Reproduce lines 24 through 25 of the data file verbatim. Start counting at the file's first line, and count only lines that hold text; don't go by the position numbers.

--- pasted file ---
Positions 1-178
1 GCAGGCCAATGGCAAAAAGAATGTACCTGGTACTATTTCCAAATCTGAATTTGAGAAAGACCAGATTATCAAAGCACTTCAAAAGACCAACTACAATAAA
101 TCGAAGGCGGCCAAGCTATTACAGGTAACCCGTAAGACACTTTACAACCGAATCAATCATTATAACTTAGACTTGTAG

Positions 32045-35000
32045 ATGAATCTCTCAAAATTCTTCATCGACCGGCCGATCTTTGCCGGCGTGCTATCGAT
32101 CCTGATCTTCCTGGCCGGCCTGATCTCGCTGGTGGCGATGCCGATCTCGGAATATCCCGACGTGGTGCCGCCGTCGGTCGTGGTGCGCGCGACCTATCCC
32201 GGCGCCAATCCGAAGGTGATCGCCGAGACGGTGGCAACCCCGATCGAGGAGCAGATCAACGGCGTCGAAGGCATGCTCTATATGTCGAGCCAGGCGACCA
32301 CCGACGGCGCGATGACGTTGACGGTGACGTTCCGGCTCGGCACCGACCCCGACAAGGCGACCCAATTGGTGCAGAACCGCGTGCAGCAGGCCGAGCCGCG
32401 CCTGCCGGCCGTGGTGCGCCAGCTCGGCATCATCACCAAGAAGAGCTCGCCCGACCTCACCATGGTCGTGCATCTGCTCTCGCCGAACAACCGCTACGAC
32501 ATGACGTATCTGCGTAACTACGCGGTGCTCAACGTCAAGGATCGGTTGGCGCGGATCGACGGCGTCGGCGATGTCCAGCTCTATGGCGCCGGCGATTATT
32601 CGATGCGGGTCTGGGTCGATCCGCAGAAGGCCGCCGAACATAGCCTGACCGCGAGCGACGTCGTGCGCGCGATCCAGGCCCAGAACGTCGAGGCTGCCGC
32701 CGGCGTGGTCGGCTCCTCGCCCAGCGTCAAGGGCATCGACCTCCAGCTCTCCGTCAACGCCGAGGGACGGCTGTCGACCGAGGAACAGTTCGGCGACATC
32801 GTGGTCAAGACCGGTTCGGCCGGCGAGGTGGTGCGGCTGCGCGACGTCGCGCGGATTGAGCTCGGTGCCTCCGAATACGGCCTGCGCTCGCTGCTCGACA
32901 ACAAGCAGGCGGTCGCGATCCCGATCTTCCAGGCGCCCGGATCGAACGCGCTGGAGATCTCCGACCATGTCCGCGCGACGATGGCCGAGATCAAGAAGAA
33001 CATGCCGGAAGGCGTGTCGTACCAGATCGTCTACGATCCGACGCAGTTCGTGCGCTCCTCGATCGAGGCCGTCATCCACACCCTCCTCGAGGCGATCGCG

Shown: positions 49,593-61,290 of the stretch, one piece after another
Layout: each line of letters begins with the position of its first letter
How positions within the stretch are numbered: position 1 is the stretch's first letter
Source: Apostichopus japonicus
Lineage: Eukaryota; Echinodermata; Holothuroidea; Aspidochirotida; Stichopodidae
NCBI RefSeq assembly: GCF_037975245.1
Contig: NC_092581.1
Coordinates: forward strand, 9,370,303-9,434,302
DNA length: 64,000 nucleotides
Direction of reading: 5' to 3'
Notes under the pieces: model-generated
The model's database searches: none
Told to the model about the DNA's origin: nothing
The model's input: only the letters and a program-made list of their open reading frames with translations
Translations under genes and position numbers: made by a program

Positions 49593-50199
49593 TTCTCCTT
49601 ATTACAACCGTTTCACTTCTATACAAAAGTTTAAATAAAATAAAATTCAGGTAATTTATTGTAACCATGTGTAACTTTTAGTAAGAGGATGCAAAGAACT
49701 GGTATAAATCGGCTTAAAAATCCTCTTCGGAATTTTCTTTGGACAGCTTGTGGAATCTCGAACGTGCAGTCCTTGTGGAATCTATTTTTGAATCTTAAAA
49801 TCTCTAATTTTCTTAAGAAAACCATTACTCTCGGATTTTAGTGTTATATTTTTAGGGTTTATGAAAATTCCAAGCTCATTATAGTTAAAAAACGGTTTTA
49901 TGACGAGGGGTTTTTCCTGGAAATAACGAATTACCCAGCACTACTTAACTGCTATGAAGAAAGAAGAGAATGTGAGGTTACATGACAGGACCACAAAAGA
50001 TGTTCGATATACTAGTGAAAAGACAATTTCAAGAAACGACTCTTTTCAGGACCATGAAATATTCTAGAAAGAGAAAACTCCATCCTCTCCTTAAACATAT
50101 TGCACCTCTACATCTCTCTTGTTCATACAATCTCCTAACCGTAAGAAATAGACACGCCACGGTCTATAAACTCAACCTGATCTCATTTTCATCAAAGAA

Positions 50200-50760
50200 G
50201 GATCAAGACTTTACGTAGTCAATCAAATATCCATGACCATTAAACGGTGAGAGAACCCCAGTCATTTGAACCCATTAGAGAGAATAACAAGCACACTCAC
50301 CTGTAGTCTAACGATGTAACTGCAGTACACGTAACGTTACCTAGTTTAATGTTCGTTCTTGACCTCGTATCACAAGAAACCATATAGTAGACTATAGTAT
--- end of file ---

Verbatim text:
DNA length: 64,000 nucleotides
Direction of reading: 5' to 3'